UCLA Health Center in Santa Monica Receives Stroke Designation

UCLA Medical Center, Santa Monica has been certified as a Primary Stroke Center. That designation was awarded in June by The Joint Commission, after a successful site visit in March.

This means paramedics will bring in suspected stroke patients to the hospital’s Nethercutt Emergency Center for further diagnostic assessment and treatment.

The Joint Commission surveyor conducting the March 24 site visit at the hospital had an unexpected opportunity to observe the stroke team’s response in real time.

Soon after the site visit began, Pamela Nye, Santa Monica’s programing coordinator, and other stroke team members were summoned by pager to two separate “code strokes”— one in the Intensive Care Unit, the other in the Nethercutt ER.

The UCLA Medical Center, Santa Monica, recently received certification as a primary stroke center. Members of the UCLA core team include (left to right) Wally Ghurabi, Dr. Doojin Kim and Palisadian Pamela Nye. Photo courtesy UCLA Health

The UCLA Medical Center, Santa Monica, recently received certification as a primary stroke center. Members of the UCLA core team include (left to right) Wally Ghurabi, Dr. Doojin Kim and Palisadian Pamela Nye. Photo courtesy UCLA Health

“The teams performed flawlessly,” Nye said. “The surveyor was able to view our people and protocols in real-life situations.” The surveyor later told Nye that in all her years conducting site visits, she had never been in a hospital where two codes occurred so soon after a survey started.

“Our team members knew exactly what to do and executed our protocols perfectly,” said Nye. “I was so proud.”

Nye, a Pacific Palisades resident, said the process for becoming a certified center takes months of planning and preparation by a core stroke team, supported by a multidisciplinary team of physicians, nurses, therapists and other health professionals.

Nye, Dr. Doojin Kim and Dr. Wally Ghurabi, medical director of emergency services, constitute UCLA-Santa Monica’s core team. “We are extremely proud to have earned this designation and look forward to serving our community with state-of-the-art stroke care,” said Kim, medical director of the hospital’s stroke program.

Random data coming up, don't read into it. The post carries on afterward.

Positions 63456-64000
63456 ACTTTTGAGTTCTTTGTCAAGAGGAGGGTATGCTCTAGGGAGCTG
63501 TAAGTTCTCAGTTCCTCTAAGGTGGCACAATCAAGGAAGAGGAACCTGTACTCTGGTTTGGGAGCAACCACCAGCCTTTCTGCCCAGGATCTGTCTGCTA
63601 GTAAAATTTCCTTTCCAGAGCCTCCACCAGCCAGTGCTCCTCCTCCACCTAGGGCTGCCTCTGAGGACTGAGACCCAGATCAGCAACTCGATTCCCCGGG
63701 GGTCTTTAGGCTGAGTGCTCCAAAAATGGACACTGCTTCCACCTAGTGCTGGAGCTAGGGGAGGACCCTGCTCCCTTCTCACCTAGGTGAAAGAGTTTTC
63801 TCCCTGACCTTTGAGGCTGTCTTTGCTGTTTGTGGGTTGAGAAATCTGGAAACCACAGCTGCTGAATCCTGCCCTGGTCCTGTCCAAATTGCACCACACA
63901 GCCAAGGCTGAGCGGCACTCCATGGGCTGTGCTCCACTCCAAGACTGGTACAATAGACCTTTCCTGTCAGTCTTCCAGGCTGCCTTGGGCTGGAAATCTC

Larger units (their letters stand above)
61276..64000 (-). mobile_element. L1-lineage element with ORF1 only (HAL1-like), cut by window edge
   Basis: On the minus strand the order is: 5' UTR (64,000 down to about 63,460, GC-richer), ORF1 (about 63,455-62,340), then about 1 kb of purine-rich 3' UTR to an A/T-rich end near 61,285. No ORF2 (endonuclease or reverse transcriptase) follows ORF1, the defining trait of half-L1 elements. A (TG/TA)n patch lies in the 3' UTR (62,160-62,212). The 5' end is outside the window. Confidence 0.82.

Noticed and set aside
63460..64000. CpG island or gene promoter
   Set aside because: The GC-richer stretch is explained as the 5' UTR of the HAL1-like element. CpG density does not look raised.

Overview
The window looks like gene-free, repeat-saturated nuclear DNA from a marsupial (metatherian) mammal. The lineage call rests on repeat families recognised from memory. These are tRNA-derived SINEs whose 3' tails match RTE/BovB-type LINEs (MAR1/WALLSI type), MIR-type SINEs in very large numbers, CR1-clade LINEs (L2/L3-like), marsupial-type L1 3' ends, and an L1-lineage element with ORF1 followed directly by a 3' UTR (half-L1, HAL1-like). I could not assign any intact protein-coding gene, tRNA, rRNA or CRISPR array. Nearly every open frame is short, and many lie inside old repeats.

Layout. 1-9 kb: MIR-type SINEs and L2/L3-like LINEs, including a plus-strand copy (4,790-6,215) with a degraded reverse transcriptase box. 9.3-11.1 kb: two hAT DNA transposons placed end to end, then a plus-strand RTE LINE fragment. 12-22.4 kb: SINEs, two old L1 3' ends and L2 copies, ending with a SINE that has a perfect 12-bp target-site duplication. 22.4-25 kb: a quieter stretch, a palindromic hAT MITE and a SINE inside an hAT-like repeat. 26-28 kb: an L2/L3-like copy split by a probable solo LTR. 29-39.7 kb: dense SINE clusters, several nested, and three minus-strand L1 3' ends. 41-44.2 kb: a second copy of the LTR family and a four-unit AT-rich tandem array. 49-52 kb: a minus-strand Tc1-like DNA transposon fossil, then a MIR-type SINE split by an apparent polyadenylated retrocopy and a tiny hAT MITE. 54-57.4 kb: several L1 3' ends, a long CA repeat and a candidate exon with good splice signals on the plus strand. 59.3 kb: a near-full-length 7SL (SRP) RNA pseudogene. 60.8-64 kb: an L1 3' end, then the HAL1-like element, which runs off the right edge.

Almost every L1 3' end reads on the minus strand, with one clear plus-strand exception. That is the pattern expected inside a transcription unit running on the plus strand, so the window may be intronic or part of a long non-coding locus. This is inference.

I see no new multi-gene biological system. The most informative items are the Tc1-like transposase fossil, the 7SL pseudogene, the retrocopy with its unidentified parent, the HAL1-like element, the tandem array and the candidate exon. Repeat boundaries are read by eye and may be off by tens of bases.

The Joint Commission’s Primary Stroke Center certification program was developed in collaboration with the American Heart Association/American Stroke Association, incorporating standards set forth by the Brain Attack Coalition.

To receive certification, hospitals must have: 1.) a dedicated stroke program, 2.) qualified professionals trained in stroke care, 3.) individualized and patient-involved stroke care, 4.) coordinated post-discharge patient self-care, 5.) streamlined patient information and collection of treatment performance data, and 6.) continual assessment and improvement in quality of care.

The certification is good for two years but primary centers must provide quarterly reports on the eight core measures of stroke treatment. At the end of the first year, organizations must also demonstrate their continued compliance with standards and review performance-improvement activities. Pacific Palisades resident Dana Rivera is a co-leader of the hospital’s Stroke Support Group.

UCLA-Santa Monica has earned the “Get with the Guidelines—Stroke Silver-Plus Quality Achievement Award” from the American Heart Association/American Stroke Association. This award recognizes the hospital’s commitment to high-quality stroke care by ensuring that stroke patients receive treatment that meets nationally accepted, evidence-based standards and recmmendations.

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